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Showing results 11-21 of 34 for 'Metabolism'

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    Natural Metabolite Might Reset Aging Biological Clocks

    As we age, our biological clocks wind down – but why? Dr. Gad Asher, who studies circadian clocks – genetic mechanisms that keep us in tune with cycles of day and night – has identified a link between the clocks and a group of metabolites called polyamines. Found in many foods, polyamines could fight aging – as they did in Dr. Asher's mice.

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    Time to Eat

    Dr. Gad Asher and colleagues found that mitochondria (which give cells power) are regulated by the body's circadian clocks; in fact, mice who ate only when active had 50% lower liver lipids. The findings help explain why people who eat out of phase with their circadian clocks are more likely to develop obesity, diabetes, and metabolic syndrome.

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    Time is of the Essence

    Many of our biological processes follow a 24-hour ""body clock."" Triglyceride (TAG) levels do as well. Strangely, when no biological clock is present, TAG levels in mice still fluctuate. Dr. Gad Asher and colleagues changed when the mice ate – and cut their TAG levels in half. Could merely changing meal time treat TAG-related diseases?

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    Artificial Sweeteners May Lead to Diabetes

    <em>USA Today</em> covers the recent Weizmann Institute research revealing that artificial sweeteners may cause weight gain and diabetes. As it reports, the study shows that ""differences in gut microbes may explain why some people can handle artificial sweeteners just fine while in an unknown percentage of others the sweeteners lead to diabetes.""

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    Why Yo-Yo Dieters Often Can't Keep the Weight Off

    People all over the world repeatedly go through the long, frustrating, defeating struggle known as ""yo-yo dieting"": they lose weight, only to gain it again, over and over (and over). Now, new research from Dr. Eran Elinav and Prof. Eran Segal shows why: the gut microbiome keeps resetting the body to gain weight.

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    Study Gives Insight Why Females Are Prone to Eating Disorders

    As <em>Haaretz</em> reports, new research by Prof. Alon Chen shows that a ""brain receptor regulates stress responses differently in male and female mice,"" and the way females eat is affected. In fact, female mice were generally impacted more severely by stress. The stress-regulating protein is located in the hypothalamus, which also plays a role in metabolism.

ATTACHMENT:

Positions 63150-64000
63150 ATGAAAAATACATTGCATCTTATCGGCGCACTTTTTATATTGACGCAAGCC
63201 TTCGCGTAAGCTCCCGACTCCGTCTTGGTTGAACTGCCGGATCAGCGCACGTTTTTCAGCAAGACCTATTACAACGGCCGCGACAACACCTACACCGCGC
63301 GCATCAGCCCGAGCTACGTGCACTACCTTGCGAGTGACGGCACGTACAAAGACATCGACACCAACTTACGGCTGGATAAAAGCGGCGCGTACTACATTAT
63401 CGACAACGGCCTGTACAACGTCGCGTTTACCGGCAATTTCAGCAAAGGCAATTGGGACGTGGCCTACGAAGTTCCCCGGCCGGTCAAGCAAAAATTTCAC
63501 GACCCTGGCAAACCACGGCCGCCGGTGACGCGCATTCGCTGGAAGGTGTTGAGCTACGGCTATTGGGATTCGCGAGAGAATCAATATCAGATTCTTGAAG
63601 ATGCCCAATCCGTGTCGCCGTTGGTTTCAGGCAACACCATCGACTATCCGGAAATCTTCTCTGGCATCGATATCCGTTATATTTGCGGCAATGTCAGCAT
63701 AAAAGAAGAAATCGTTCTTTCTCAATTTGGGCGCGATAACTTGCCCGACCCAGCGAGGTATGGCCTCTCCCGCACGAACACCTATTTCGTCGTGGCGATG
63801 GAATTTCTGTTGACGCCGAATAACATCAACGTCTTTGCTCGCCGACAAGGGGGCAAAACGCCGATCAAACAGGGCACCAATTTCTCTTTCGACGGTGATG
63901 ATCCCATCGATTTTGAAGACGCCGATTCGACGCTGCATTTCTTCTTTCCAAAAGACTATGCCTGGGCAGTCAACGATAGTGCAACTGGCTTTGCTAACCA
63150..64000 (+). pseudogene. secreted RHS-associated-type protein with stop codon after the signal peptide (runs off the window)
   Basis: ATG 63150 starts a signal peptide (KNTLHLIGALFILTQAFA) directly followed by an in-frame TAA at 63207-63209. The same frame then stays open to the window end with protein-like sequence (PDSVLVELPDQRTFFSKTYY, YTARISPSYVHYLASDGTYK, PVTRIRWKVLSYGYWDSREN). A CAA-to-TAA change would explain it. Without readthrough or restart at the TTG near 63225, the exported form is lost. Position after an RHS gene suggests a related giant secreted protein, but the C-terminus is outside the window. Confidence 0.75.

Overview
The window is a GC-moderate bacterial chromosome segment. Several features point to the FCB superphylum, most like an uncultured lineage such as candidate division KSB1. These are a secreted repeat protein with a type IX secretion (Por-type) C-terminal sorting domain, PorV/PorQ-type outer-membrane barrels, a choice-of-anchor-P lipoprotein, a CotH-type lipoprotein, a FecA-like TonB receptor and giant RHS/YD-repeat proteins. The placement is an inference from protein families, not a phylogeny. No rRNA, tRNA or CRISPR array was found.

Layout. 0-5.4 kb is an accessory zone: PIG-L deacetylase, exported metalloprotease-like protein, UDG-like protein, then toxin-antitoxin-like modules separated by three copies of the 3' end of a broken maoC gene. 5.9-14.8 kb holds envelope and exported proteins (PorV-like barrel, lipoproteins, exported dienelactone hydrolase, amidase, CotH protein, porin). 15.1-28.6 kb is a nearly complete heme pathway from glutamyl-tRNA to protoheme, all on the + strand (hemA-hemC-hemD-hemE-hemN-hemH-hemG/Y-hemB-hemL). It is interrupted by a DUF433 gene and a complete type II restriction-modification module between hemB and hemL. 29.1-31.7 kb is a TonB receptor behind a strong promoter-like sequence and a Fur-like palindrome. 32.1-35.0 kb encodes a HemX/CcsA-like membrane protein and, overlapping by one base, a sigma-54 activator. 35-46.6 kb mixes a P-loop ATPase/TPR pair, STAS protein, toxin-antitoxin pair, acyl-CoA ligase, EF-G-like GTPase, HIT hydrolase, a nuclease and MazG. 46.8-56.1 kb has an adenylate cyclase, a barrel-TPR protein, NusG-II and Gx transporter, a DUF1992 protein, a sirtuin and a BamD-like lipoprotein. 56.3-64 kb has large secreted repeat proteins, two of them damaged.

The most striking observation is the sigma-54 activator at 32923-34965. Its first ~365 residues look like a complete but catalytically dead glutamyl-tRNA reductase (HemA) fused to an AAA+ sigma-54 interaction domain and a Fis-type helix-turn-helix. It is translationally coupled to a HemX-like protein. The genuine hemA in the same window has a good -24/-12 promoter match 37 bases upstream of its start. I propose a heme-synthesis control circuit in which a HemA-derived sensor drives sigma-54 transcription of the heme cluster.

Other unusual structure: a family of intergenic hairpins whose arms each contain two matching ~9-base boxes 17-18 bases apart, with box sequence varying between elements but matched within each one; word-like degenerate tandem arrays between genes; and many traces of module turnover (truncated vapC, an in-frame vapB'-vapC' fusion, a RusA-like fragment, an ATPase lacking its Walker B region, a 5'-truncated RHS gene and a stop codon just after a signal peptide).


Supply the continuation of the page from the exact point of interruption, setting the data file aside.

• obesity-tn
    To Help Treat And Prevent Obesity, Your Body's Immune System May Be Key

    The Weizmann Institute's renowned Prof. Yair Reisner has discovered that the lack of a particular type of immune cell leads to obesity in mice. As reported on Medical Daily, Prof. Reisner indicates that this is the first time researchers have been able to show a connection between fat cells and inflammation in animals that are on a regular diet.

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    Yale Participates in International Metabolic Research Alliance

    Scientists from Yale University, the Jackson Laboratory, the University of Connecticut, and the Weizmann Institute of Science have come together to form the Metabolic Research Alliance. As the Yale Daily News announces, the global group will study metabolic diseases, such as diabetes and obesity.

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    Bespoke Diets Based on Gut Microbes Could Help Beat Disease and Obesity

    Dr. Eran Elinav and Prof. Eran Segal's Personalized Nutrition Project aims to change how we eat, tailoring food intake to our bodies' own needs. <em>The Guardian</em> reports that, at a conference, the two are explaining how they've ""created bespoke diets using a computer algorithm that learns how individual bodies respond to different foods.""

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    Diet Soda May Alter Our Gut Microbes and Raise the Risk of Diabetes

    On NPR's <em>All Things Considered</em>, Allison Aubrey covers the Weizmann Institute's recent study on artificial sweeteners. Scientist Dr. Eran Elinav tells her that people in the study had ""significant disturbances in their blood glucose even after short-term exposure to artificial sweeteners"" – however, he and other scientists NPR interviewed stressed the need for further research.